SciNews, Sunday, June 12, 2016


Brain’s reward circuit changed by long-term marijuana use; grass carp found in St. Lawrence River; Crick revolutionized biology; Ontario’s new climate change plan; the power of electric eels; why the hairstreak butterfly is green; asteroid explodes over Arizona – just a few of the themes in today’s eclectic collection of SciNews.  Share these stories with your students and get them excited about science.

SciNews is published twice weekly. Stay tuned for more.

7308778_s from 123rfBiology

Long-term marijuana use changes brain’s reward circuit. Science News

Researchers have demonstrated that long-term marijuana users had more activity in the brain’s reward processes when presented with cannabis cues than with natural reward cues.  Read more…

Why the discovery of a grass carp in the St. Lawrence River concerns experts. CBC

Biologists are concerned about the discovery of an invasive grass carp in the St. Lawrence River, and are now struggling to determine its origins. Last month, two fishermen in Quebec’s Lanaudière region reeled in the 29-kilogram specimen.  Read more…

Francis Crick’s good luck revolutionized biology. Science News

When Francis Crick was 31, he decided he needed to change his luck. As a graduate student in physics during World War II, his research hadn’t gone so well; his experiment was demolished by a bomb. To beat the war, he joined it, working on naval warfare mines for the British Admiralty.  Read more…

Chemistry

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Ontario’s climate change plan keeps natural gas, but offers home and car incentives.  CBC

Ontario Premier Kathleen Wynne released details this morning about her government’s controversial plan to combat climate change and cut greenhouse gases, saying the plan will not outlaw the use of natural gas, a staple in home heating.   Read more…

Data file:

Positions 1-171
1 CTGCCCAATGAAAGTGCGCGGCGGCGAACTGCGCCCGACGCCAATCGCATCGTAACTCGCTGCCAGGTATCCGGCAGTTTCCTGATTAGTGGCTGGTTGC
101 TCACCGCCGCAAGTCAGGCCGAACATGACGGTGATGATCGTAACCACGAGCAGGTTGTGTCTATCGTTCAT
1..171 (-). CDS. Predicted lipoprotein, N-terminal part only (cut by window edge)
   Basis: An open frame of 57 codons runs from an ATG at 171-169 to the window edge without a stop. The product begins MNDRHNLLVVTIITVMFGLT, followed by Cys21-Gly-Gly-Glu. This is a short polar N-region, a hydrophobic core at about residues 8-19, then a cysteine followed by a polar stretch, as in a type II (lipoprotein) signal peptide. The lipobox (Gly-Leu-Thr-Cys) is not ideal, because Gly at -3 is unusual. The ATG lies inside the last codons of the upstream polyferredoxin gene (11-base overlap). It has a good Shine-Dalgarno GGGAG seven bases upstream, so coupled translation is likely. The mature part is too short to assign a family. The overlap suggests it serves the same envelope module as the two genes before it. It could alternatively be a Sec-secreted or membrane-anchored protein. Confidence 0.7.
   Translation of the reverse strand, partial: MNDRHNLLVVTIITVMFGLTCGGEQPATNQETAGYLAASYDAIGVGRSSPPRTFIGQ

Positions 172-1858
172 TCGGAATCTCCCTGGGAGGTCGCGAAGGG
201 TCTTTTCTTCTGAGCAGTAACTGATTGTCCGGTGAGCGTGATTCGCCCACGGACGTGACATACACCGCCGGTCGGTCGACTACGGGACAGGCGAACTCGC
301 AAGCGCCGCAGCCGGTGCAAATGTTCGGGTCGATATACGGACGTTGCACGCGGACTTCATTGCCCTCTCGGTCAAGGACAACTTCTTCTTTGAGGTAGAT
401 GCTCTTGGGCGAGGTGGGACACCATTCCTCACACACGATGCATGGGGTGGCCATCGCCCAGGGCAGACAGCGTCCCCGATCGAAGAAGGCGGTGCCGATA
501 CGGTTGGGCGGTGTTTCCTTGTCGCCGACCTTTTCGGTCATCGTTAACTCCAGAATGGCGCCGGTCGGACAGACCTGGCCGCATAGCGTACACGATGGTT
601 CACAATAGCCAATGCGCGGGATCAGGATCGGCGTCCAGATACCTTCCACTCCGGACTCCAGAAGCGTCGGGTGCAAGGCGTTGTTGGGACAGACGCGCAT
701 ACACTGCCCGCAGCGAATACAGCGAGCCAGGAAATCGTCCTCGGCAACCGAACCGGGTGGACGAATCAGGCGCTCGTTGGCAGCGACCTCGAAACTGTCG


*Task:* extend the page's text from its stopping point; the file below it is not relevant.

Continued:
Physics

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Electric eels can kill horses, new research confirms. CBC

Experiments at Vanderbilt University have proven a 200-year-old observation that electric eels can leap out of water and shock animals to death, a claim originally made by 19th century biologist and explorer Alexander von Humboldt.  Read more…

Butterfly-inspired nanostructures can sort light. Science News

The green hairstreak butterfly (Callophrys rubi) gets its blue-green hue from complex nanoscale structures on its wings. The structures, called gyroids, are repeating patterns of spiral-shaped curls. Light waves bouncing off the patterned surface interfere with one another, amplifying green colors while washing out other shades.  Read more…

Earth and Space Science12693495_s from 123rf

Asteroid explosion lights up early-morning sky over Arizona. CBC

An overnight asteroid explosion over Arizona lit up the sky so brightly that it appeared as if it were daylight for a short time.

Videos show the sky temporarily illuminated by a blast of light just before 4 a.m. MT Thursday. The light from the explosion was 10 times the brighter than a full moon, according to SpaceWeatherNews.  Read more…

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